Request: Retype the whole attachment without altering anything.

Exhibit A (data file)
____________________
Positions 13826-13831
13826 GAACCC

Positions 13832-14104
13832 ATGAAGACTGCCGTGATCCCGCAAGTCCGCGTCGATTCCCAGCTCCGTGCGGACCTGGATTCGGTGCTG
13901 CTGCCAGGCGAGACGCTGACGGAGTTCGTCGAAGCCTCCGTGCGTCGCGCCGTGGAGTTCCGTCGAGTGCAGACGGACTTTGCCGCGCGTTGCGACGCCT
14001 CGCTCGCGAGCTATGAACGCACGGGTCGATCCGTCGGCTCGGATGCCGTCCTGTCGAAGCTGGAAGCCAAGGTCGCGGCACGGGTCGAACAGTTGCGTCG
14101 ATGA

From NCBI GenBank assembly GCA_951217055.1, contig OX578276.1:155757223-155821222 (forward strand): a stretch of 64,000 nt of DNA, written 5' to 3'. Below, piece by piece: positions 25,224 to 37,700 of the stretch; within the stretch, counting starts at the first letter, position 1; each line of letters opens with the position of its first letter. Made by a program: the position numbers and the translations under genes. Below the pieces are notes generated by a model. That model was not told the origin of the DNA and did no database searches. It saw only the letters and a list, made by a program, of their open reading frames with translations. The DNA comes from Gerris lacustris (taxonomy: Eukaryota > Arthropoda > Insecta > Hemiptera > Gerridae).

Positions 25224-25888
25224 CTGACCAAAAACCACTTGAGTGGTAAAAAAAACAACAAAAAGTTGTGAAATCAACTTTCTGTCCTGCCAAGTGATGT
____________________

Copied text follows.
Positions 13826-13831
13826 GAACCC

Positions 13832-14104
13832 ATGAAGACTGCCGTGATCCCGCAAGTCCGCGTCGATTCCCAGCTCCGTGCGGACCTGGATTCGGTGCTG
13901 CTGCCAGGCGAGACGCTGACGGAGTTCGTCGAAGCCTCCGTGCGTCGCGCCGTGGAGTTCCGTCGAGTGCAGACGGACTTTGCCGCGCGTTGCGACGCCT
14001 CGCTCGCGAGCTATGAACGCACGGGTCGATCCGTCGGCTCGGATGCCGTCCTGTCGAAGCTGGAAGCCAAGGTCGCGGCACGGGTCGAACAGTTGCGTCG
14101 ATGA

From NCBI GenBank assembly GCA_951217055.1, contig OX578276.1:155757223-155821222 (forward strand): a stretch of 64,000 nt of DNA, written 5' to 3'. Below, piece by piece: positions 25,224 to 37,700 of the stretch; within the stretch, counting starts at the first letter, position 1; each line of letters opens with the position of its first letter. Made by a program: the position numbers and the translations under genes. Below the pieces are notes generated by a model. That model was not told the origin of the DNA and did no database searches. It saw only the letters and a list, made by a program, of their open reading frames with translations. The DNA comes from Gerris lacustris (taxonomy: Eukaryota > Arthropoda > Insecta > Hemiptera > Gerridae).

Positions 25224-25888
25224 CTGACCAAAAACCACTTGAGTGGTAAAAAAAACAACAAAAAGTTGTGAAATCAACTTTCTGTCCTGCCAAGTGATGT